• Set up phone interviews with each of these therapists. During your interview, you will want to find out what kind of person they are and if you will be able to trust them and work with them.  Assuming they have good credentials, this is more important than specific credentials, because it’s the interconnection you make with this other person that will be the foundation of your road towards health and happiness and out of depression. Have a list of questions ready to ask. These might include the following:
    • What is your experience in working with people with depression?You will want someone who has some experience working in the field of depression, or in related fields such as anxiety or stress.
    • What is your approach? How are you and I going to work together?  You will need to be comfortable with their particular approach, having some idea of what you will get out of a given session.  A therapist will not be able to tell you how long it will take be rid yourself of depression because every person and situation is different, but they will be able to tell you about how they will work with you.
    • What do you expect from me? This is a critical question: a therapist isn’t there to make you better, but to help you make yourself better. Their expertise is in facilitating change, but it’s still your commitment to this process of change that will make the difference.  If in your interview the therapist claims they can make you better, chose a different therapist.
    • What goals will be set; how will you assess how I’m doing?   Their answer has a log to do with their style, which you will need to comfortable with.
    • What is your gut feeling about this therapist? The most important question of all – because in the end you need to feel good about working with this person.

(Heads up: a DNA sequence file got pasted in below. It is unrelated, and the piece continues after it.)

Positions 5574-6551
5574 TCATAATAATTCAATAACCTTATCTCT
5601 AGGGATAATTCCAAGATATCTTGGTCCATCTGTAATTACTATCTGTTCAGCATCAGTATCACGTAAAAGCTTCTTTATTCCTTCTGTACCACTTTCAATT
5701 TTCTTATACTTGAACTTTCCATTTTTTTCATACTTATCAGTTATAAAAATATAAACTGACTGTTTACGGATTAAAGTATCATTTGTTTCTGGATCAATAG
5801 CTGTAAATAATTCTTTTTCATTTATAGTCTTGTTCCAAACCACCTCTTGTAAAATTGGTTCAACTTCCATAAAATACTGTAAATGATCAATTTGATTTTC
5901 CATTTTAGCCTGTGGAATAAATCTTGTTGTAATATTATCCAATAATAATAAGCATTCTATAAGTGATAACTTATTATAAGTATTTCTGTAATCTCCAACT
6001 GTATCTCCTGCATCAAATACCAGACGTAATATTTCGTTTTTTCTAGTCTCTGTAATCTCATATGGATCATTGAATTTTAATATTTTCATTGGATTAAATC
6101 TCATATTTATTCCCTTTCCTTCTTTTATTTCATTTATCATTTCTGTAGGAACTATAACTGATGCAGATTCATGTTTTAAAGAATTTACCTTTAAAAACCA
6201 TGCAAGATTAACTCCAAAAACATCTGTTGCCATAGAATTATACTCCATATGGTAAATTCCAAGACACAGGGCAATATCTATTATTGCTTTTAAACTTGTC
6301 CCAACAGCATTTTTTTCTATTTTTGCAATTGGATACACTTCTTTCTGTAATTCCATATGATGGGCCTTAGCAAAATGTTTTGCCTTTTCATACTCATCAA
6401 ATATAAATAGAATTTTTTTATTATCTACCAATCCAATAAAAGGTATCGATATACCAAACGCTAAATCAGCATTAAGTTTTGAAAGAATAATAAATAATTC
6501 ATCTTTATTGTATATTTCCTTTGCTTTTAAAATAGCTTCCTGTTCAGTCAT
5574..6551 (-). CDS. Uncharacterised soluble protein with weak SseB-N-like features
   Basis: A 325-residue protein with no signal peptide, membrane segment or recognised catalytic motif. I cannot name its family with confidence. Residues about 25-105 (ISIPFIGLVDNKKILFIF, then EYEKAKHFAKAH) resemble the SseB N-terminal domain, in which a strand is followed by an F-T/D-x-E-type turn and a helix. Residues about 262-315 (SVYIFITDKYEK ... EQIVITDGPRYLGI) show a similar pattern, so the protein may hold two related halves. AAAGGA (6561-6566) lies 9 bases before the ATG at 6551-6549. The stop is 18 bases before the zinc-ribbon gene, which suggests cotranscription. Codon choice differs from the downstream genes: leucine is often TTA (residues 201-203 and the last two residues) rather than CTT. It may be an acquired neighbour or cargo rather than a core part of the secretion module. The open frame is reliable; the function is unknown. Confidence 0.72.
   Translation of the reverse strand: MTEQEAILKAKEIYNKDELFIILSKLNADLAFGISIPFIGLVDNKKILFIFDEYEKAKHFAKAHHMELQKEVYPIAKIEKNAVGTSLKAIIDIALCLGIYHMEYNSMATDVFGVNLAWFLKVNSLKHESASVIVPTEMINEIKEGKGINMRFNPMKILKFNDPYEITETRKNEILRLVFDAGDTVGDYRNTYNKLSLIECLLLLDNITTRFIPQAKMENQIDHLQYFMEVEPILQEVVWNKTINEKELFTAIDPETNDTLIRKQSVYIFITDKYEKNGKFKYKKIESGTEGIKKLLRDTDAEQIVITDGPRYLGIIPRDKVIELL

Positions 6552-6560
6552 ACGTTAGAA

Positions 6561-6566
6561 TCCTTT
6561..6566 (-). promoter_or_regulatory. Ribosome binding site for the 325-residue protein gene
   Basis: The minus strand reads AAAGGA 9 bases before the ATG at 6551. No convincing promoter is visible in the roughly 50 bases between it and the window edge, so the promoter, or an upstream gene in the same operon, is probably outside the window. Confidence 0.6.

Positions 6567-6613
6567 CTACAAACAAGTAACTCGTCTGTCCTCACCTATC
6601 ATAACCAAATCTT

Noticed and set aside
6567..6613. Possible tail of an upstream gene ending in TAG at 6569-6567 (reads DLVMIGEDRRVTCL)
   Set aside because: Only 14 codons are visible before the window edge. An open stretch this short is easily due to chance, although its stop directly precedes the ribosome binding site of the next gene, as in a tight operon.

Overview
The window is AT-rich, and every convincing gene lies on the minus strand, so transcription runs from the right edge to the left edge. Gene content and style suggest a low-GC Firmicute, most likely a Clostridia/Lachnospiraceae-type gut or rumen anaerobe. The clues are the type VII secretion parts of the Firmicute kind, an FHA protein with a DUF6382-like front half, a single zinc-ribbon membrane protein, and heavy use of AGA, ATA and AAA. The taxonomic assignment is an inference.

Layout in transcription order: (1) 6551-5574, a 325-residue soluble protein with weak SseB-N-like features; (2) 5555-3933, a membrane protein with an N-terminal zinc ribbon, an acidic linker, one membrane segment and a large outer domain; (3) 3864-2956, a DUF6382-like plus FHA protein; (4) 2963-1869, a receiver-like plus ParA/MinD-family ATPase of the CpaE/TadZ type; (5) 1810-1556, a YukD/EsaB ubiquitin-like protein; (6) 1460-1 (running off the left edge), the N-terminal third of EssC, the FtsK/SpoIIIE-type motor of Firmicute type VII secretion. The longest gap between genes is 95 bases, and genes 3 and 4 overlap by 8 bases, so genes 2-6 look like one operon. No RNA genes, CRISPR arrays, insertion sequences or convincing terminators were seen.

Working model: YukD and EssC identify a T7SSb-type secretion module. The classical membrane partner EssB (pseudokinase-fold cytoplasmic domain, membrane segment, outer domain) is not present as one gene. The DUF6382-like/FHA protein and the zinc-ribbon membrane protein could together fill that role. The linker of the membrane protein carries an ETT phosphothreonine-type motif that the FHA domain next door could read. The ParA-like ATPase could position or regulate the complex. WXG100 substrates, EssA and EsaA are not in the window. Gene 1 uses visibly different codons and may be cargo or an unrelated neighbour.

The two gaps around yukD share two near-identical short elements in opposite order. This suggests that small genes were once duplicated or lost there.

• Chose a therapist and set up your first appointment. You will not be able to tell for sure if this therapist is the right one for you until you’ve been with them for a few sessions.  Forget about the cost – most good therapists charge about the same amount, and you can also discover from google what the going rate is in your area. If this therapist doesn’t work out, then thank them for their time, and move to the next one on your list.  It won’t be long until you find the right one for you. None of the sessions are a waste – you’ve discovered something about yourself in terms of what works, and you’ve done it in a considered way.

Self-love means taking care of ourselves. Taking care of ourselves can sometimes mean getting professional help. If we’re caring and considerate, then it can’t help but lead us into a better space: by taking action on our own behalf, we are acting from the place of empowerment, and in doing so, have already taken our first step on the road to health and happiness.

Dwayne Johnson on Depression

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At times we need more  – we know the logic, know what to do. And yet something is still blocking us.  As a registered psychotherapist and stress coach, I offer individual one-on-one consultations.  For more information, visit my website or contact me directly at